Case Study: Special Care at The End of Life

Somebody is going to have to invent a new word to describe the kinds of cases that Dr. Diane Meier deals with as head of the palliative-care program at New York's Mount Sinai Medical Center--"complicated" just doesn't get the job done. Among her patients this year: a 93-year-old woman, newly diagnosed with pancreatic cancer, unable to eat and in need of round-the-clock pain medication, who was the sole caregiver for her demented 90-year-old sister; an 81-year-old woman with bleeding into her lungs that was so bad she required almost constant transfusions to stay alive and who needed to be told that the operation she expected to save her life hadn't worked and she was going to die; a man in his 60s with heart disease who became too sick for the transplant he was counting on and whose daily at-home nursing needs were too much to manage for his wife, who works full time as a teacher to support them and has health problems of her own.

The list could go on, and on. Meier and her staff at Mount Sinai (which includes eight doctors, four nurses and two social workers) will treat about 1,000 patients this year, each one a daunting tangle of medical, psychological, social and spiritual issues. Many are the sort of patients who simply didn't exist a generation ago because the technology and drugs that help keep them alive didn't exist. They are chronically ill, often with multiple medical problems (what doctors call polymorbidity), plagued by pain and other debilitating symptoms, unlikely to benefit from surgery or other interventions. For the majority, death is nigh--it could be hours, it could be months, but there is no other prognosis. They are, in other words, exactly the sort of patients who often get lost in today's cure-driven, hyperspecialized health-care system. "Our patients are the ones who don't fit on the pathway," says Meier. "The normal processes of the hospital don't work well for them."

But determined people like Meier are transforming the way U.S. hospitals care for the most seriously ill patients. The engine of change is palliative medicine, a holistic, team approach to advanced illness that focuses on controlling symptoms (especially pain), setting realistic treatment goals and improving communication among all the parties involved in a case. When it's done right, patients suffer less, families have more control, doctors and nurses have closer and more satisfying relationships with patients and families, and hospital costs are reduced even as the quality of care improves. The field, with its roots in the hospice movement, is booming. Between 2000 and 2004, the number of hospital-based palliative-care programs in the country jumped from 632 to 1,102, which is 27 percent of all hospitals. The number of doctors and nurses who specialize has also climbed steadily in recent years, with 1,982 doctors and 5,500 nurses now certified in the field.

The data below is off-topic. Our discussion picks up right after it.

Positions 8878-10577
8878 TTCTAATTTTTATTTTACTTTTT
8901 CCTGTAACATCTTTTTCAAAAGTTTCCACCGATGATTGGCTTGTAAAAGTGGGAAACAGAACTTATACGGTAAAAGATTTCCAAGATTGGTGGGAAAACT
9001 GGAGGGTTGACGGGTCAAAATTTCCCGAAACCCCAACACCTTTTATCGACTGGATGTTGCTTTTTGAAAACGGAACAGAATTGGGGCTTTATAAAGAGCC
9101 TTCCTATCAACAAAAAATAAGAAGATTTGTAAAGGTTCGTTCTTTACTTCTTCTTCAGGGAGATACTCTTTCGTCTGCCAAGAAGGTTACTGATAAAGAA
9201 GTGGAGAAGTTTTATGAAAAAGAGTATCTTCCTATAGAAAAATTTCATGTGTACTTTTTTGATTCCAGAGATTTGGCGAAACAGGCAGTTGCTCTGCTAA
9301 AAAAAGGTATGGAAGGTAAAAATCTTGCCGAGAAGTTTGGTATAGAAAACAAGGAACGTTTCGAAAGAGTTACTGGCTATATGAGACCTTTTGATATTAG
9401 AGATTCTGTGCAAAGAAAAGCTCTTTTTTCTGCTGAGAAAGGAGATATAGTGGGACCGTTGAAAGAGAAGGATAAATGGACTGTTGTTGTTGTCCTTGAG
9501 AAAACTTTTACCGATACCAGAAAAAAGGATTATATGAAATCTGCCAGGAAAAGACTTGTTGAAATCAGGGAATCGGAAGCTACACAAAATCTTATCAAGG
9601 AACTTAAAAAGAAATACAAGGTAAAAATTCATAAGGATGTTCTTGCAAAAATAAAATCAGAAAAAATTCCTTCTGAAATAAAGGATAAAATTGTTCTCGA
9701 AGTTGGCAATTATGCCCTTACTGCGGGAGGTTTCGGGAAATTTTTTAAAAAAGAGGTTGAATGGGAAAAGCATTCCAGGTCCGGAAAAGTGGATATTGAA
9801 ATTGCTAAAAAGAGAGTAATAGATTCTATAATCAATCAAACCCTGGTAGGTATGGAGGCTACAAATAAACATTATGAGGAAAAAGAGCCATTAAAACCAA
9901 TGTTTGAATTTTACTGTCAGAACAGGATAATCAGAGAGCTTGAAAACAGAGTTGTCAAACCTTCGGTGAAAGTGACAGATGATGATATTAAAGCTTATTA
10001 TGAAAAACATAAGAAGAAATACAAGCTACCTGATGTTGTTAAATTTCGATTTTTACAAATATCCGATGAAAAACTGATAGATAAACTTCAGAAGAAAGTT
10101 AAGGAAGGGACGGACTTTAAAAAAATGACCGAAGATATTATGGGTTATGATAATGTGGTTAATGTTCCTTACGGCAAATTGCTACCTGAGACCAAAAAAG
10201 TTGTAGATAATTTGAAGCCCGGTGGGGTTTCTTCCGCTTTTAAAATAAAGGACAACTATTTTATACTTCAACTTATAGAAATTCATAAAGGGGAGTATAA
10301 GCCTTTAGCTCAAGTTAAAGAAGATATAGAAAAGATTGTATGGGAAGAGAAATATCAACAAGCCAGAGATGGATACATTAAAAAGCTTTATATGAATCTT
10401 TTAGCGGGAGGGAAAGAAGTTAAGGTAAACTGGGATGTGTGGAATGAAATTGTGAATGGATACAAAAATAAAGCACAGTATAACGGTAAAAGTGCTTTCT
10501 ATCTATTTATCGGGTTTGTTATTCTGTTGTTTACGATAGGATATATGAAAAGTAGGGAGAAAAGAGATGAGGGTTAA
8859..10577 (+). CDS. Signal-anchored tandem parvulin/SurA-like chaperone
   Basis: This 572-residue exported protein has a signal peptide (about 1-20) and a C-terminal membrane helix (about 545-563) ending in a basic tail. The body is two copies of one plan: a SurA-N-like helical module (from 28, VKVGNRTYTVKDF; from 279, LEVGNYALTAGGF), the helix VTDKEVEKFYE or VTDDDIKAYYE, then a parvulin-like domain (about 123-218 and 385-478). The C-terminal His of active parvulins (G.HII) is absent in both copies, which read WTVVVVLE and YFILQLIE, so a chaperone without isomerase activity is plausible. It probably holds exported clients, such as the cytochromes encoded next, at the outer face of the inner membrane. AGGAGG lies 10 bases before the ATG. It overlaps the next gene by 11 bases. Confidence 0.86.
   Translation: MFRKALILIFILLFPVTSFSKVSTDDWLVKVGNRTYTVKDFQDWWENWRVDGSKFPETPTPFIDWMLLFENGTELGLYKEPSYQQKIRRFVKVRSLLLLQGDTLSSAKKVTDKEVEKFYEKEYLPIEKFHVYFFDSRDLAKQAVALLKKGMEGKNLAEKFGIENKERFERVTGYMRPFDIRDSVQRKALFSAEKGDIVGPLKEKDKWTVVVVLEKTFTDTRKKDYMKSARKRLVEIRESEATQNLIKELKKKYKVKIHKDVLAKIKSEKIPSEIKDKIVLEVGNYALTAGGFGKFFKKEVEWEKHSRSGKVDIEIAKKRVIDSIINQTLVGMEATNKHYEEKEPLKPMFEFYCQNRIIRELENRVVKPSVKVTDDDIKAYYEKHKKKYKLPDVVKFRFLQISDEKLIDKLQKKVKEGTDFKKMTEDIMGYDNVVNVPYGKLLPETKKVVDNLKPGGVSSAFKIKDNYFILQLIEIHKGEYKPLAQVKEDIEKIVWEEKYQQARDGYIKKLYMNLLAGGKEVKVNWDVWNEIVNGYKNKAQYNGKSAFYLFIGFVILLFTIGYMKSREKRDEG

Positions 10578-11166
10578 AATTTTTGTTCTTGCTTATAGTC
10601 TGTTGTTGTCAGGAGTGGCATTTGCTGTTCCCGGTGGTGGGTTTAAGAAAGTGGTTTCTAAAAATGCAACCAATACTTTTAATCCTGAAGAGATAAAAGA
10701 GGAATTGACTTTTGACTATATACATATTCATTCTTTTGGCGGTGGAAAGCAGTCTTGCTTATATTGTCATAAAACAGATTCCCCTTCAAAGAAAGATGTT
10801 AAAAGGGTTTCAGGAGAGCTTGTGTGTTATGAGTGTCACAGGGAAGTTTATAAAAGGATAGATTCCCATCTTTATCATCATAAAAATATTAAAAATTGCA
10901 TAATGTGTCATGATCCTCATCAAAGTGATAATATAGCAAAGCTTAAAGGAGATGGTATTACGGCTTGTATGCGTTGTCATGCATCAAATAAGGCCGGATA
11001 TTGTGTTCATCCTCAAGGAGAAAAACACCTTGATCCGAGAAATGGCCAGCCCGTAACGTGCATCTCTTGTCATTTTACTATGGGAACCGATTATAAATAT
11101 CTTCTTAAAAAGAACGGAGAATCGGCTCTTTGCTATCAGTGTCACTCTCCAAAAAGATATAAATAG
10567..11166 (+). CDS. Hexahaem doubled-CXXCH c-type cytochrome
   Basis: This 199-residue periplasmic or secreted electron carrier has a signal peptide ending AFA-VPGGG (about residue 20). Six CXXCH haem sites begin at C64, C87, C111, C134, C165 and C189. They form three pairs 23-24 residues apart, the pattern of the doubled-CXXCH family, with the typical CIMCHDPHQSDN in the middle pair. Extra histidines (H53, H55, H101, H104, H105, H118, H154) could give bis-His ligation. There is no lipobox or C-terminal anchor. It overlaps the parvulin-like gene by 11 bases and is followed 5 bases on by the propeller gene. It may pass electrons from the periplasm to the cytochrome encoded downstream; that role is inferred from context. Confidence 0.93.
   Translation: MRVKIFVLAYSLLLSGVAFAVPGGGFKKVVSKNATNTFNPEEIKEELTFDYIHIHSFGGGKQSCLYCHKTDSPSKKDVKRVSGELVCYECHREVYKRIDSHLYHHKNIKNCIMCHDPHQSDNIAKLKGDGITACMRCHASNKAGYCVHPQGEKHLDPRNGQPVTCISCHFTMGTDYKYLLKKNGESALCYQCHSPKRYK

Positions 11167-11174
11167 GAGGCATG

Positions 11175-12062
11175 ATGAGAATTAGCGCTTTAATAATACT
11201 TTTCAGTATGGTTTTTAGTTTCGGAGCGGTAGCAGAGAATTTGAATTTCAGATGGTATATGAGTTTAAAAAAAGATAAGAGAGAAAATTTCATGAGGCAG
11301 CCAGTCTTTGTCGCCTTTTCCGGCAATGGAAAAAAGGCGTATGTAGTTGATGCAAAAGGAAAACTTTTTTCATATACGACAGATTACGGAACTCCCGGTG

Like most candidates for palliative care, Angel Cruz and his wife, Thomasina, had never heard of it and had no idea that it was exactly what they needed. Angel, 29, was diagnosed with pancreatic cancer in the summer of 2005, after months of pain and other symptoms. Cruz, a school custodian in Alpharetta, Ga., endured a series of tests and treatments at three different hospitals in the Atlanta area before a family friend recommended Mount Sinai. (Palliative care is covered by health insurance and Medicare, just like cardiology and other medical specialties.) Once there, Cruz was referred by his oncologist to the program Meier runs, which is formally known as the Hertzberg Palliative Care Institute. "It helped me big time," says Cruz, "because not only do they help with the pain, they want to hear about how I'm doing, about my problems." Those problems included depression, so Cruz's palliative-care team arranged for him to see a therapist. He, Thomasina and their 5-year-old daughter, Tiara, are now living with relatives in Brooklyn. They meet regularly with the team, which includes a massage therapist. Massages are available to family members as well as patients, and during one vis-it Thomasina decided to have one. "It was something else," she says.

Giving a massage to the spouse of a cancer patient whose pain is under control is pretty much a perfect example of palliative care in action. "The field is growing because it pays attention to the details," says Dr. Philip Santa-Emma, chief of palliative care for the Mount Carmel Health System in Columbus, Ohio. "It acknowledges that even if we can't fix the disease, we can still take wonderful care of patients and their families."

After pain control, communication is the most important job of the palliative-care team. Most of the benefits--from avoiding unnecessary procedures to arranging for very sick patients to go home--depend on it. Communicating with patients and families about their options at the end of life takes more than tact and empathy. "Communication sounds easy, but it requires a tremendous amount of training and skill," says Meier. "And it is incredibly time-consuming. You can't rush a patient and a family through these conversations, or you might as well not have started them."

Though the majority of palliative-care patients are terminally ill, that is not one of the criteria for inclusion in a program. According to Dr. Sean Morrison, a colleague of Meier's at Mount Sinai, a family should consider palliative care if the patient has a chronic, serious illness; is experiencing pain or other symptoms, or requires help at home, whether it's nursing care or simply needing to be driven places. Patients who are unclear about which treatments to have or are simply worried about dying are also candidates. "And if palliative care is not right for you," says Morrison, "the team will get you into the program you need." The word for that--caring--works just fine.